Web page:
The Herff Farm
Cultural History Meets Natural History
In 1852, German immigrant Dr. Ferdinand Herff (1820-1912) acquired large tracts of land at the confluence of Menger and Cibolo creeks to develop a farmstead that eventually grew to encompass 10,000 acres.
The Cibolo Nature Center in Boerne once was part of this historic farm, and in 2007, the Friends of Cibolo Wilderness began to acquire the last 62 acres of the Herff Farm that remained intact adjacent to the nature preserve as part of its efforts to protect and preserve the land and water for people and wildlife. The farm is a key element in the CNC’s Cibolo Conservation Corridor, a collaboration among a variety of partners aimed at protecting four miles of Cibolo Creek and its watershed.
In 2010, the Herff Farm was listed in the National Register of Historic Places. That same year, the farm was among seven sites that Preservation Texas named to its annual list of Texas’ Most Endangered Historic Places.
A physician based in San Antonio, Dr. Herff maintained the farm as a summer home until 1894, when his son, Charles, moved from San Antonio to manage the property until the early 1920s. In 1935, George and Erma Rozelle purchased 68 acres from Charles Herff's son. Last occupied in the mid-1980s, the property includes the family home – a two-story, limestone structure built in 1883 – as well as agricultural and domestic structures.
Our Vision for Herff Farm
The Cibolo Nature Center is expanding its educational opportunities with the opening of the Herff Farm at the Cibolo. The farm will be an outdoor classroom for teaching the living skills we have nearly lost in little more than a generation, such as gardening, composting, beekeeping and rainwater harvesting. These and other simple skills for sustainable living will provide our community with practical ways to live in harmony with nature.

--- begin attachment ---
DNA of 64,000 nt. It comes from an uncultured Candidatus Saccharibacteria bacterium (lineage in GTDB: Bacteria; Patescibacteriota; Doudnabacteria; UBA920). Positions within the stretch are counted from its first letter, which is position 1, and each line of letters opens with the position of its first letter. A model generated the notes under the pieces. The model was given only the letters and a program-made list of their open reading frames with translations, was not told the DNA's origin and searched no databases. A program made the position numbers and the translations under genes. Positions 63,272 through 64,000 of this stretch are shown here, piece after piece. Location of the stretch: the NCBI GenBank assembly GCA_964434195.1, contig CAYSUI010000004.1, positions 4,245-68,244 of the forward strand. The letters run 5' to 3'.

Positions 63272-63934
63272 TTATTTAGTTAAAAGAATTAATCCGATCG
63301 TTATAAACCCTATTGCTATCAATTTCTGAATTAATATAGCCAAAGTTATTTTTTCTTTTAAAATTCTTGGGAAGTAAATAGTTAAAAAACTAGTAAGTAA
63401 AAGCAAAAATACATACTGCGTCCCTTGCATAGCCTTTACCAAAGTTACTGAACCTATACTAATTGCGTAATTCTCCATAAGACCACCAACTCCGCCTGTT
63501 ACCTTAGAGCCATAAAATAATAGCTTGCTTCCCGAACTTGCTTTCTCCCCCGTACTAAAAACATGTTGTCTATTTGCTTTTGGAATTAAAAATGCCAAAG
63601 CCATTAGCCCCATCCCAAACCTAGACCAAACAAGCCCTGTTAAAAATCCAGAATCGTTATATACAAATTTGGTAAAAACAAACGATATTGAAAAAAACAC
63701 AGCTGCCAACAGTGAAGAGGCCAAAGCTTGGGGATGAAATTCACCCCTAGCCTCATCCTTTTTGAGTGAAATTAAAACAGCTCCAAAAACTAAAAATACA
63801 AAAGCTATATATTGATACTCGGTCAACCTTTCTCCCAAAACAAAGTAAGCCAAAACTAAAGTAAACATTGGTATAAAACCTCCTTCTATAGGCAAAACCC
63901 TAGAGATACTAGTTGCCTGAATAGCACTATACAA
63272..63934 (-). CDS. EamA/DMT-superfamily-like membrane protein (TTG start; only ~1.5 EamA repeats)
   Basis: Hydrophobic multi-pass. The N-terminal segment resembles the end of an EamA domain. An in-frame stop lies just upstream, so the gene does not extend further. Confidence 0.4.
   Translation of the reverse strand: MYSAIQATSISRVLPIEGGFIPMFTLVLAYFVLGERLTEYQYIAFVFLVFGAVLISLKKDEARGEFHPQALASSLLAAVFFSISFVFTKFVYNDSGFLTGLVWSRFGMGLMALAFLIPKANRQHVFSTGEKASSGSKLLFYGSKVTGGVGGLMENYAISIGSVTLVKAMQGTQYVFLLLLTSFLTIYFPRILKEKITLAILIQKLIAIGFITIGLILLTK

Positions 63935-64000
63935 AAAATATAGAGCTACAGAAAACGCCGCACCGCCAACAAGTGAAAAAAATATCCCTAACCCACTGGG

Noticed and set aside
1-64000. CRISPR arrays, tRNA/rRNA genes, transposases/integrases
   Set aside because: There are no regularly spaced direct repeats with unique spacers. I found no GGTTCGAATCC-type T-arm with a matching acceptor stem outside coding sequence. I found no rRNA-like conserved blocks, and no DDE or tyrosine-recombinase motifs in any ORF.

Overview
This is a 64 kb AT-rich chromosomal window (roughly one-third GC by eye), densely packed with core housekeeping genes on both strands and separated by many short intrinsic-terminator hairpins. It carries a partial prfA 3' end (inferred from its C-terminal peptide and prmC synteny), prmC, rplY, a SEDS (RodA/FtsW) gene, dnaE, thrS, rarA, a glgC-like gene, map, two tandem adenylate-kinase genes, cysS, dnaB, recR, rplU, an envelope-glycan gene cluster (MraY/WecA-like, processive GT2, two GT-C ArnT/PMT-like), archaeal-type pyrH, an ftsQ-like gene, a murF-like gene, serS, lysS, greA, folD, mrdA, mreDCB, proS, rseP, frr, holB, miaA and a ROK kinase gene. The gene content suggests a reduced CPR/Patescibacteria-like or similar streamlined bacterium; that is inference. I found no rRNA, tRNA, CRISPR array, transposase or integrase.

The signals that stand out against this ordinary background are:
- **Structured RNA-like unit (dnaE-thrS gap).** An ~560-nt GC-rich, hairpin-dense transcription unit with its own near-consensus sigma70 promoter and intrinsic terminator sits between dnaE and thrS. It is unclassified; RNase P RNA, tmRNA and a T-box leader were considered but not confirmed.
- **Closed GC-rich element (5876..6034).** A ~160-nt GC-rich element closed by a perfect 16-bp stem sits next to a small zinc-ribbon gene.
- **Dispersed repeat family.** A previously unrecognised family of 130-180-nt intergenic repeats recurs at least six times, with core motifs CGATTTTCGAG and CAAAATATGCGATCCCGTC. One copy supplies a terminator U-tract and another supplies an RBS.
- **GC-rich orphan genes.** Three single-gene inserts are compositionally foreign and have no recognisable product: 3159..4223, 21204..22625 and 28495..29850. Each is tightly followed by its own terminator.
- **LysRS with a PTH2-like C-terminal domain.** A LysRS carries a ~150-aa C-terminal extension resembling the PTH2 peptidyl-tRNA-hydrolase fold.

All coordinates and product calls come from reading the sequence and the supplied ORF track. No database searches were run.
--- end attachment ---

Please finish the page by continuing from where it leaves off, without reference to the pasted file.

The Herff Farm at the Cibolo will provide complementary programs and activities for children and adults as part of the Cibolo Nature Center’s education and outreach efforts. Future plans for programs and demonstrations for children and adults include organic gardening, restoring native ecology, rainwater catchment, water conservation, backyard chicken coops, beekeeping, composting, recycling and other practices and lifestyle choices that help maintain ecological balance with nature.
The farm will be part of Boerne’s public trail system, where families can take a walk through the farm and hike the nature trails over the creek and through the Cibolo Nature Center. The Herff Farm at the Cibolo will also be an educational resource for local schools and will provide research opportunities in partnership with universities and colleges.
The Cibolo Nature Center will launch the weekly Farmers Market at the Cibolo on May 5 at the Herff Farm. The Farmers Market at the Cibolo will feature Texas-produced, high-quality organic or natural foods and products such as vegetables and fruits, herbs, organic and grass-fed meats, baked goods, jams and jellies, honey, eggs, freshly prepared sandwiches and hot food, coffee and tea in bulk and natural beauty products,
An Inspiration Garden at the farmers market will demonstrate organic vegetable gardening and water conservation, as well as the principles of gardening in containers and raised beds and square-foot gardening.